North Dakota State College of Science - Agawasie Yearbook (Wahpeton, ND)

 - Class of 1925

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North Dakota State College of Science - Agawasie Yearbook (Wahpeton, ND) online yearbook collection, 1925 Edition, Cover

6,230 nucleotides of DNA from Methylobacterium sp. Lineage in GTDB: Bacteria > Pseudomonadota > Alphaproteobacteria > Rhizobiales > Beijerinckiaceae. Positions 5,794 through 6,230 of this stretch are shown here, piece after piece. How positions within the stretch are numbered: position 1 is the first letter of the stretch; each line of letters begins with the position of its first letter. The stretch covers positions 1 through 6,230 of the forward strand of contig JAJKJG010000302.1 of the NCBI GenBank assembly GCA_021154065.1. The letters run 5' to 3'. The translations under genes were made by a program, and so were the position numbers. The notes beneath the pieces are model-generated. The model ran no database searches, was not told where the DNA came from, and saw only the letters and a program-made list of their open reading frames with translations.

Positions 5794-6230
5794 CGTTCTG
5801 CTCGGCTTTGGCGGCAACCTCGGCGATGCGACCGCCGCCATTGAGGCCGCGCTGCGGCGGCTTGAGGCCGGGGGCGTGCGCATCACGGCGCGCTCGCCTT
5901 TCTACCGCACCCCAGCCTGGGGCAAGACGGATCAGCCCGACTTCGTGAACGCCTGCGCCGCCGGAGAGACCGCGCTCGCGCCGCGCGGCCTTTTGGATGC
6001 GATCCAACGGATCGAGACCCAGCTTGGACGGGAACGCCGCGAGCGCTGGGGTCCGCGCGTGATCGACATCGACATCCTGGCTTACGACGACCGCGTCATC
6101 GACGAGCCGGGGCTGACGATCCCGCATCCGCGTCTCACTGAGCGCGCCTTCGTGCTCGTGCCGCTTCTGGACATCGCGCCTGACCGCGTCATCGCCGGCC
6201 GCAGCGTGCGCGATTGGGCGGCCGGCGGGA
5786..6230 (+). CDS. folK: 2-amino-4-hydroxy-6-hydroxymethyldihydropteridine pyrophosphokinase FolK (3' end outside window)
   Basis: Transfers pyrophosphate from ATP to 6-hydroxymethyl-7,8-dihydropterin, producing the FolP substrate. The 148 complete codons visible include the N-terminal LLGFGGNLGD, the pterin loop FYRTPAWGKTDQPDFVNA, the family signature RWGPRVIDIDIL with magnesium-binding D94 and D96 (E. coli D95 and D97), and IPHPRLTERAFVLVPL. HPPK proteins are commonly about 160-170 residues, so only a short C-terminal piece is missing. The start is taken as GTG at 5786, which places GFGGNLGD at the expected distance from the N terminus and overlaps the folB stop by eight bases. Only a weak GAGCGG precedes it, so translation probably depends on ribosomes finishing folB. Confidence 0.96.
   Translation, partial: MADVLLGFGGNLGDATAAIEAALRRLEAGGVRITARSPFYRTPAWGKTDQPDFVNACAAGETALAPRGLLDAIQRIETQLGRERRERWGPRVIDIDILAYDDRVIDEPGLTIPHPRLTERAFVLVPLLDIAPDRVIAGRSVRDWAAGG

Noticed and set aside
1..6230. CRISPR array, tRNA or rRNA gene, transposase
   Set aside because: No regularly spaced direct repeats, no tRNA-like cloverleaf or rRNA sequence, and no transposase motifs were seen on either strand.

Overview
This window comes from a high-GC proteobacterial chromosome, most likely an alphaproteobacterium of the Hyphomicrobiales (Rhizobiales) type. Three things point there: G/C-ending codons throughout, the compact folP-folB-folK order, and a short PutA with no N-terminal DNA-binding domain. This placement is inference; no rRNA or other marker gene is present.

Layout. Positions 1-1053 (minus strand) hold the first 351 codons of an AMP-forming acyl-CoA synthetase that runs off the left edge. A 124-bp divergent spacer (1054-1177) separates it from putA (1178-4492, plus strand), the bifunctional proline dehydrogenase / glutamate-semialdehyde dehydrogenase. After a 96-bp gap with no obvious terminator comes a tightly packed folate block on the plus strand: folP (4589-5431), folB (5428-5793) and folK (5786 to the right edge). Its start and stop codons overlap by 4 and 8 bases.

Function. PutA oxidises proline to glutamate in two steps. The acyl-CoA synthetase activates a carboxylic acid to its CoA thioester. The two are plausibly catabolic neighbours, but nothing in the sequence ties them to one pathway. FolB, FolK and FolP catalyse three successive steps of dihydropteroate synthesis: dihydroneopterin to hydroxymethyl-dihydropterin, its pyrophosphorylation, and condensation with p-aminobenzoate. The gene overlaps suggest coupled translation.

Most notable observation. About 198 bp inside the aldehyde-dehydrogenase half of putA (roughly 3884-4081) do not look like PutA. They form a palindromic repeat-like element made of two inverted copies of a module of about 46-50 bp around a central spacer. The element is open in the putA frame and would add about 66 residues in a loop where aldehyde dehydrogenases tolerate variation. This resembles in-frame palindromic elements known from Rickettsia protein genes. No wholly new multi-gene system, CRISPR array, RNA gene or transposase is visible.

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Text from Pages 1 - 130 of the 1925 volume: